Writing and evaluating expressions lesson plan

I ask the students to write up an example of an algebraic expression on a scrap of paper and share with those around them. So we break it down into pieces together.

Students use a resource to look up the meaning of algebraic expression choosing from their text book, other math text books, or use the dictionary. Example from Student Journal Launch 5 minutes A numerical expression with variables can be intimidating.

Attend to Precision since students must precisely match expressions with the verbal situation. This is posted where students see it - daily - as they enter the class each day. I start this lesson with a conversation that gets students interested in what we will learn about today, and also helps them appreciate the challenge.

This triggers yesterdays discussion about representing multiplication when there is a variable. I set the expectation before they begin. First, you must use all the clues you know to understand what the expression means. Write their examples on chart paper to be displayed during the lesson.

I encourage them to extend their understanding by writing their own phrases to create a round of "Numerical Expressions Millionaire", this time writing the algebraic expression and providing choices using English phrases. Warm Up 7 minutes The warm-up is designed to get students thinking mathematically.

Prior Knowledge - the activation of prior knowledge is addressed, in detail, in the Formative Assessment section of this lesson plan.

These lists will remain in the students math journals. Feedback to Students Common Error: Zoom in your LCD projector or your desktop screen so that the phrase does not show, only the multiple choice expressions.

I ask a few to share the definition they find, then we create one to use as a class. Finally, I challenge them with 10b.

Expressions, Phrases and Word Problems, Oh My!

Ask the students to give you as many clue words as they can think of that tell them what operation to use in a problem. Distribute copies of the assessment to students individually. Helping students see the fun in the challenge is important.

Writing Algebraic Expressions Day 1 (of 2)

They will be analyzing phrases and deciding which expression represents that phrase. This game will help us practice finding clues to help us understand the meaning of different expressions. The questions must have a math component, but students are reminded that math is part of almost anything - they just have to find it.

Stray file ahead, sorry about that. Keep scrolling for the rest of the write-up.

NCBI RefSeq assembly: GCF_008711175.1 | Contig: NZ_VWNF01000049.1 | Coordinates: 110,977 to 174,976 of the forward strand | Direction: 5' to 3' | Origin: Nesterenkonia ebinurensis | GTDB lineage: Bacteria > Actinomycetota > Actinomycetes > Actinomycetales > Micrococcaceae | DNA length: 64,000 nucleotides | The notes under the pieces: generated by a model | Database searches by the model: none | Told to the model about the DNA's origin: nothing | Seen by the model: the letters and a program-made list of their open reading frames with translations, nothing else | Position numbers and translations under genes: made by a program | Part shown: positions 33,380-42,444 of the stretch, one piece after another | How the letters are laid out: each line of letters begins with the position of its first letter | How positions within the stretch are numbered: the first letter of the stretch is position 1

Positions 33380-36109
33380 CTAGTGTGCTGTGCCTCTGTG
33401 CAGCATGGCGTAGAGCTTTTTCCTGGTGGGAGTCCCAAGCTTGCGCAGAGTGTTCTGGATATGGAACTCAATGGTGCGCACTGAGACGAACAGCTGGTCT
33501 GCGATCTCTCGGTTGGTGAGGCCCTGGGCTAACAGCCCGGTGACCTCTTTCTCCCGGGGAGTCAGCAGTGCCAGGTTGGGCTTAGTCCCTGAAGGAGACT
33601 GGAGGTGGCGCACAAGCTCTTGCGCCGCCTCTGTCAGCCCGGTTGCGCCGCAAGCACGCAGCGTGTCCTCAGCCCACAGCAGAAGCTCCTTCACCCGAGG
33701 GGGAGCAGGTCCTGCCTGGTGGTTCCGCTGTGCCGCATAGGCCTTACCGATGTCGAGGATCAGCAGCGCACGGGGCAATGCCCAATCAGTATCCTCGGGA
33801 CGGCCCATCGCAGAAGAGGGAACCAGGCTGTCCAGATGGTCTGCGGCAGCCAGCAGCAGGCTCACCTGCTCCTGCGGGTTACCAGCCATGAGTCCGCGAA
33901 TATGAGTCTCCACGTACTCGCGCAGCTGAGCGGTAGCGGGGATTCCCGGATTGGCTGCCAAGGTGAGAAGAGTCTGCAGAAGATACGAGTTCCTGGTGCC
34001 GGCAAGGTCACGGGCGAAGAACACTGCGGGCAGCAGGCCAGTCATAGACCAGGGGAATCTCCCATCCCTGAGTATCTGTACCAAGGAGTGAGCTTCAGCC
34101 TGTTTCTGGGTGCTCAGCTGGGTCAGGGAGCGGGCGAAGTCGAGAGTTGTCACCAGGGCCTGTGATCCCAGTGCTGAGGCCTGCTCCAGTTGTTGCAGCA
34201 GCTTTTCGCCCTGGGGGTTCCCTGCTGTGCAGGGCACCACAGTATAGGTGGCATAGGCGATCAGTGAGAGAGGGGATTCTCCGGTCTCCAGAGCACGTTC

After modeling solving a few algebraic expressions, have students work in their partner groups and take turns answering each question. I will come back to these questions as an assigned "I wonder warm-up" within the next few days.

Read and write an algebraic expression containing a variable

For students who struggle with the clue words, allow them to sit directly in front of the chart paper you created covering the operations and their clue words. After 3 minutes they share their thinking with a neighbor, and we have a few share out to the group.

If students make a mistake and learn from it, we share this too. For example, the word sum indicates to add. Students should know basic clue words for different operations, such as sum, difference, quotient, product, etc. The Hook - Students love a competition. What activities or exercises will students complete to reinforce the concepts and skills developed in the lesson?

I want my students to know that hard math is fun math. Susan has c number of cats. This is a tough code to crack. Volusia Is this Resource freely Available? This resource requires special permission and only certain users have access to it at this time.

What is the order used to solve multi-step problems? What is a code? Have them copy the expressions from their summative assessment onto a piece of paper, place an equals sign at the end of each expression, assign each one a value, and then solve for the variable.

Evaluating Expressions

What prior knowledge should students have for this lesson? You and your partners should be talking about the clues that you can find, before you write the algebraic expression.Plan your lesson in Math and Algebra with helpful tips from teachers like you.

SWBAT evaluate expressions using substitution. Lesson: Evaluating expressions means we can find a value for the expression if we are given a value for the variable.

Lesson Plan Lounge Grade 7 Algebraic Expressions Standard Knowledge of Algebra, Patterns, and Functions Lesson Plan Lounge Grade 7 Algebraic Expressions Clue Cards – Set 7 + + = 11 + + = 13 + + = 9 + + = Lesson Plan Lounge Grade 7 Algebraic Expressions.

Puzzle Mat. Lesson Plan Testing Lab Grade 6 Write and Evaluate Expressions Copyright Maryland Public Television Page 2 of 10 then pour milk into the 6 ounce can two times. This lesson uses students' prior knowledge of operational clue words and applies it to translating written phrases into algebraic expressions and vice versa, as well as analyzing word problems for key clue words and writing the representative expression.

This lesson is part of laying the foundation for algebraic thinking, including an understanding that cracking the code can be fun! Students view an algebraic expression as a challenging code Plan your minute lesson in Math or Expressions (Algebra) with helpful tips from Julie Kelley. This lesson is designed to develop students' ability in writing algebraic expressions and written expressions.

Because of the previous lessons, students will have an easier transition into evaluating algebraic expressions by substitution.

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Writing and evaluating expressions lesson plan
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